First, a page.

The defendant in a murder trial took the stand in his own defense Wednesday and admitting to shooting the victim but claimed he acted out of fear for his life.
Tony Van, 28, faces murder and other charges in the Sept. 18, 2010, shooting death of Jonathan Pringe, 20. Pringe died from blood loss after being shot once near his front left shoulder as he sat in the passenger seat of Van’s car. Van was standing outside the car as he aimed and fired at his friend.
He faces a mandatory minimum life sentence if convicted of murder.
Van took the stand Wednesday in Clayton County Superior Court to defend the shooting. He told jurors he feared that Pringe carried a knife and was a gang member.
“I shot one to him,” said Van.
Van gave various reasons for shooting Pringe after the two spent hours together gambling and hanging out. The reasons included an intoxicated Pringe failing to get out of his car after being ordered to by Van, for Pringe not taking him seriously and to teach Pringe a lesson. Van even minimized his intentions.
“I was just aiming for the shoulder,” said Van.
After Pringe was shot, he put his hand to his wound, testimony showed. Pringe held out his bloody hand to Van and said, “I’m sorry, I’m sorry.”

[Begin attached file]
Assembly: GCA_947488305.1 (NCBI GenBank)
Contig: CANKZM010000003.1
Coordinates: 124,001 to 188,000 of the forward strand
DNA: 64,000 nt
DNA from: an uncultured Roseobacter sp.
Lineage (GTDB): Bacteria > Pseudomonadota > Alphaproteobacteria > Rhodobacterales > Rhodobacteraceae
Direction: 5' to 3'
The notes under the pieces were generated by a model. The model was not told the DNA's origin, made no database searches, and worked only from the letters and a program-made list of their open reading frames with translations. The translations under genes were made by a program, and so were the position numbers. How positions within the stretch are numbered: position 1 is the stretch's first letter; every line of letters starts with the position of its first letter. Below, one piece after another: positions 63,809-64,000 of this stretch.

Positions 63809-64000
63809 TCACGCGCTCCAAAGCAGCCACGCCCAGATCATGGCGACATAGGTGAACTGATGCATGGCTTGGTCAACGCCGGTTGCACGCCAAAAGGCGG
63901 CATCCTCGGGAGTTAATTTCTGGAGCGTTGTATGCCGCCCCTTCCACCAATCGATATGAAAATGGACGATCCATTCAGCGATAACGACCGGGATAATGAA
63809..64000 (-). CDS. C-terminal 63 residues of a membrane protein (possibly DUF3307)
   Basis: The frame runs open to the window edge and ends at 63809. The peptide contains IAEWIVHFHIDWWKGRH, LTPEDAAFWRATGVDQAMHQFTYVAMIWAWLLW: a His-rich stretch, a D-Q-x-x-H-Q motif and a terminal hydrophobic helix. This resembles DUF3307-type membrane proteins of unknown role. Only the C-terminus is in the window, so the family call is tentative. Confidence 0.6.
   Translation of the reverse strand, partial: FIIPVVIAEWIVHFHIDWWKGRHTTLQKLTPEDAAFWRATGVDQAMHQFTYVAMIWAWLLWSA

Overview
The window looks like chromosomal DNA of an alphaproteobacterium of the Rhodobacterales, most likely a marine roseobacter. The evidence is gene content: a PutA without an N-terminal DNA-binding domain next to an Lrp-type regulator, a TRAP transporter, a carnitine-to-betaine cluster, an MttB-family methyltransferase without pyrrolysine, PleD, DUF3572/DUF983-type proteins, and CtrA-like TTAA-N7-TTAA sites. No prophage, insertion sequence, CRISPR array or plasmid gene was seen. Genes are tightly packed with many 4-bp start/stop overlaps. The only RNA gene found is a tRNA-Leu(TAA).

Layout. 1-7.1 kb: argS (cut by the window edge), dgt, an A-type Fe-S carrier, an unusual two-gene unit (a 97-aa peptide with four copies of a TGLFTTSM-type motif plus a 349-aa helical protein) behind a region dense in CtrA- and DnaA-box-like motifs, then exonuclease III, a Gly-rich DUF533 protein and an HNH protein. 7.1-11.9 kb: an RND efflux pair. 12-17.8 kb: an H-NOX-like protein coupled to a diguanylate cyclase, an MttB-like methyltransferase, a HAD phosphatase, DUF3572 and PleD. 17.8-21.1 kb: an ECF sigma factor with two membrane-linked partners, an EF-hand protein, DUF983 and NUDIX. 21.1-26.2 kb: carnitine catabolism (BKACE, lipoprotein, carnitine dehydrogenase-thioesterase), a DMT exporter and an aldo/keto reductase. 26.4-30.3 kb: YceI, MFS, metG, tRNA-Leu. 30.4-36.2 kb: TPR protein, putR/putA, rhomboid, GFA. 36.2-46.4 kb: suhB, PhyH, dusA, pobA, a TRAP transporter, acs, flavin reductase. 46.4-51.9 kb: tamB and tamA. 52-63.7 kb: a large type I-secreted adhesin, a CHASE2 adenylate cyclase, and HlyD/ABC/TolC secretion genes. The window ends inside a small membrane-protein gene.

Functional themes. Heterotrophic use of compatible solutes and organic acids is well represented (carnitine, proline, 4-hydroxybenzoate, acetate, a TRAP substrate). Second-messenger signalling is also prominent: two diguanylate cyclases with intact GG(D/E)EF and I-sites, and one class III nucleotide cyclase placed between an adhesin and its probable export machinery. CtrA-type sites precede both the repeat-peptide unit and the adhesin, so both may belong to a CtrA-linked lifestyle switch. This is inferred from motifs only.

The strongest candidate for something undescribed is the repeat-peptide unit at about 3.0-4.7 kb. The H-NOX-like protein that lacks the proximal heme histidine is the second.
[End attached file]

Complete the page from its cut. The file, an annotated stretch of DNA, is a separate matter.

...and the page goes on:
Van said Pringe opened the car door and slumped to the street. Van drove away and was arrested three days later in Mount Zion, a small municipality in Carroll County, west of Atlanta. Despite Van’s fears that Pringe was armed with a knife, no such weapon was found.
But Chief Assistant District Attorney Erman Tanjuatco blasted the self-defense story.
“Was the threat imminent? Excessive force was not justified,” said Tanjuatco. “The defendant was in a position of authority. He was the man with the gun. The victim was a man unarmed. He fired without justification. Jonathan Pringe was murdered.”
Tanjuatco told jurors that Van had sufficient time between the perceived threat and the shooting to not fire the gun.
“If there is an interval between the provocation and the killing, it is murder,” he said. “Don’t cheapen Jonathan Pringe’s life by saying there was serious provocation. He’s saying, ‘I did it but I was justified.’”
Van’s defense attorney, Cal Leipold, told jurors that Van acted within his rights.
“This man is intoxicated sitting next to you, telling you he’ll cut your throat,” said Leipold. “The reason is happened were the threats. There was serious provocation. The victim told him, ‘I’m going to cut you, I’m going to slice your throat.’ Jonathan Pringe was known to carry knives, four or five different types of knives.”
Presiding Judge Matthew Simmons will charge the jury Thursday morning. The case will then go to the jury to begin deliberating. Van is being held in the Clayton County Jail.